Thus, a pressing need currently exists in DWDM networks to measure, in the optical domain, the performance and health of all channels on a fiber. The vital element of the OPM is the tunable filter that must select the desired DWDM channel for quality measurements such as power, signal/noise, and actual wavelength.
CMEMS technology is very robust and elegantly simple in its design, making it both reliable and less expensive than the alternative solutions available today. Its first application is in a new tunable Fabry-Perot filter-currently being developed for the OPM market-that uses an elastomer to suspend the movable mirror. This design offers better performance, higher yields, and lower costs than those fabricated with conventional silicon-based materials.
There are several other advantages that CMEMS technology enjoys over silicon-based MEMS:
- Mechanical deflection requires much lower voltages.
- Mechanical range of motion is much larger for equivalent voltages.
- Mechanical damping can be included to avoid high-frequency noise.
- Spin-on deposition techniques can simplify processing and lower costs.
- Less precisely defined geometries can lower costs and improve yields.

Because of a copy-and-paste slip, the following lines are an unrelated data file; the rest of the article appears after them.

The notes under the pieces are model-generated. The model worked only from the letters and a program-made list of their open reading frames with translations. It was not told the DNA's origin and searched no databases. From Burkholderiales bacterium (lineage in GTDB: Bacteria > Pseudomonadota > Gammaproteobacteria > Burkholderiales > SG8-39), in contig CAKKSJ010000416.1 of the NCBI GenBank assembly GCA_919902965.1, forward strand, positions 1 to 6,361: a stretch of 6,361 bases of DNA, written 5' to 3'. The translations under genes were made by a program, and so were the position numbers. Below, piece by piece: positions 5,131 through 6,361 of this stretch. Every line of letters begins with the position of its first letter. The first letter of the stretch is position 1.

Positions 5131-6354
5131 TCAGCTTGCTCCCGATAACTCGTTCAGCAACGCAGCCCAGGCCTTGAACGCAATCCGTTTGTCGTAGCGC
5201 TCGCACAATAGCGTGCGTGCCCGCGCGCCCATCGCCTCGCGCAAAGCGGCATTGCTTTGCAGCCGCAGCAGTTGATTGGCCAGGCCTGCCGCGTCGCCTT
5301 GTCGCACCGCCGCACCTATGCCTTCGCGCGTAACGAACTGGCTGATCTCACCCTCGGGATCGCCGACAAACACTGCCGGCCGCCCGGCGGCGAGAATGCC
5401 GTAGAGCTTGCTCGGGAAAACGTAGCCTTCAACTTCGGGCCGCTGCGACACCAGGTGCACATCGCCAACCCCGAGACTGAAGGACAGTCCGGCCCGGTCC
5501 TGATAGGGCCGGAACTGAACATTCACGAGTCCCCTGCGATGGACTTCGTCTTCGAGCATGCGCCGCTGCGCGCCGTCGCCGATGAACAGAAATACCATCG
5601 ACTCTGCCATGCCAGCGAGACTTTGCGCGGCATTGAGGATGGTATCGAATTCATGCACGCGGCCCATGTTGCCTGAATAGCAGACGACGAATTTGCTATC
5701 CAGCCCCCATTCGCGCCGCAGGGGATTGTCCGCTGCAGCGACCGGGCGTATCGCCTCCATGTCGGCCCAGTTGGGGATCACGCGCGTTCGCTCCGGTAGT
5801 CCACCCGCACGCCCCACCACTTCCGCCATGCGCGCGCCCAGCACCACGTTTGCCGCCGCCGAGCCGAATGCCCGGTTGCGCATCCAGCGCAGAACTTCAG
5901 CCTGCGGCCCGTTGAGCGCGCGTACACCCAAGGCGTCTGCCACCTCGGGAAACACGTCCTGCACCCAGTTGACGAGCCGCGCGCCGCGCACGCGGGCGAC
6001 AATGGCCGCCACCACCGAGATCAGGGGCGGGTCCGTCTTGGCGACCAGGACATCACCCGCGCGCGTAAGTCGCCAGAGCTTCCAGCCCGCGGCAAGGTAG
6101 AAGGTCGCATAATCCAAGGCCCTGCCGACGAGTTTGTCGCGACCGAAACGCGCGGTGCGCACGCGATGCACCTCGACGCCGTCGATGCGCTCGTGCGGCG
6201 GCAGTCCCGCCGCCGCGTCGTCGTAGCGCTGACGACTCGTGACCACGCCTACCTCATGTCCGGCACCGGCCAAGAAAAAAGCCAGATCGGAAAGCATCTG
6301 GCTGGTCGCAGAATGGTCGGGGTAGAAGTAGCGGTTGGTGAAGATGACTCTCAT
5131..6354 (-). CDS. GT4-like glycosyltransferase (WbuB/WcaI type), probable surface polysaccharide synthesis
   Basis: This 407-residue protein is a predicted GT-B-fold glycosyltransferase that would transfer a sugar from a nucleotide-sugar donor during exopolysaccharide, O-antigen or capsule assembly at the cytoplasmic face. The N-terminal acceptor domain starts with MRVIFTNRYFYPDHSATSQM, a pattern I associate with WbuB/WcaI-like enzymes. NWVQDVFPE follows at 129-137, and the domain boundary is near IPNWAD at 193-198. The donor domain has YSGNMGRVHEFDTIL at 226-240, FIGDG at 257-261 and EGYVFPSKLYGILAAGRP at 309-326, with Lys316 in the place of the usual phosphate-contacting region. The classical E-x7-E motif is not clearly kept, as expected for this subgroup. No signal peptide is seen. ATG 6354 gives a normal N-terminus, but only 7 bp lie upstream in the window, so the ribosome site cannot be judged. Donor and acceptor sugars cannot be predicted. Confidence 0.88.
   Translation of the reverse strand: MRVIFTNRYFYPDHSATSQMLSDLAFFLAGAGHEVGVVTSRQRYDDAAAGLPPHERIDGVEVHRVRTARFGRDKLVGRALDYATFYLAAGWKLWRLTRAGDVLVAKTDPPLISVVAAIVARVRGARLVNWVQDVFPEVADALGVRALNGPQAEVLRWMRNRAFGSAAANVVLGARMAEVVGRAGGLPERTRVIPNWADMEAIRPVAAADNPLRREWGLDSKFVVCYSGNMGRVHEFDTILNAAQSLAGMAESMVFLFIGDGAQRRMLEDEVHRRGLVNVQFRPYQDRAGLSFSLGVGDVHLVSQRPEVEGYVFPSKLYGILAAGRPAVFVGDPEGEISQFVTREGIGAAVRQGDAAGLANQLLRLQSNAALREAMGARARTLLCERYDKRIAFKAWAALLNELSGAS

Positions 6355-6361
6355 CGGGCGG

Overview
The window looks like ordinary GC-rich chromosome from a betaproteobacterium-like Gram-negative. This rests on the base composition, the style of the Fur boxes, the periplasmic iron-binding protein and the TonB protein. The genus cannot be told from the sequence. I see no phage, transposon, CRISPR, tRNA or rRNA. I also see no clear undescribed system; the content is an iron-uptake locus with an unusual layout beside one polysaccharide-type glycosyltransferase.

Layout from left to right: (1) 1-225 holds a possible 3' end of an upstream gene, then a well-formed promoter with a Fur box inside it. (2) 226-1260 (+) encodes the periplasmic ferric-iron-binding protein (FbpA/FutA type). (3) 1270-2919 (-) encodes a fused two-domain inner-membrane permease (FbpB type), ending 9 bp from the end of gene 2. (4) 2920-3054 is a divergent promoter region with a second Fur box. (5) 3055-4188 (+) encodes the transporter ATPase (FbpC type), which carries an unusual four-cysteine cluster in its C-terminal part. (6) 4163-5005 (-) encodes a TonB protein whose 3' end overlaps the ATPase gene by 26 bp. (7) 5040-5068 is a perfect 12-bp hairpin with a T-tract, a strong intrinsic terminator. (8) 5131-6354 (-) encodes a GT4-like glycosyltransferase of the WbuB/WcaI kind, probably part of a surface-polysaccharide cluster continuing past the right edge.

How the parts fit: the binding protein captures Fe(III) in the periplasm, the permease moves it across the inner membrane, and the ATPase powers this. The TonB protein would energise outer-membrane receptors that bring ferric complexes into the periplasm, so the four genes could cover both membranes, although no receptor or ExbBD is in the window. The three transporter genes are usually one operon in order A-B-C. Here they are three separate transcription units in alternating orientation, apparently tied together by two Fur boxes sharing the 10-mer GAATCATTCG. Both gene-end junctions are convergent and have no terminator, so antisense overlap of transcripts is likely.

- Fewer discrete components provide better reliability at lower cost.
- Compact package design permits superior integration.
These advantages allow very-high-performance tunable-filter characteristics that result in:
- Very high finesse characteristics for superior channel selectivity.
- High filter contrast (40 dB) for precision measurements of optical power and signal/noise ratio.
- Low insertion losses.
As the telecommunications industry continues to move toward denser, higher-bandwidth all-optical networks, the need for tunable components that enable new levels of functionality and performance becomes more urgent. The anticipated success of CMEMS technology will undoubtedly set the stage for their use in other optical-networking products such as tunable lasers, multiplexing/demultiplexing filters, gain-flattening devices, and add/drop multiplexers. Additional applications may also include tunable dispersion compensation devices and any number of tunable components designed to significantly reduce the need for frequent signal regeneration and increase the agility of the optical network, while substantially lowering both capital and operating expenditures.
Mike Little is chief technical officer and Ben Jamison is vice president of marketing at Solus Micro Technologies (Westlake Village, CA). They can be reached via the company's Website, www.solustech.com.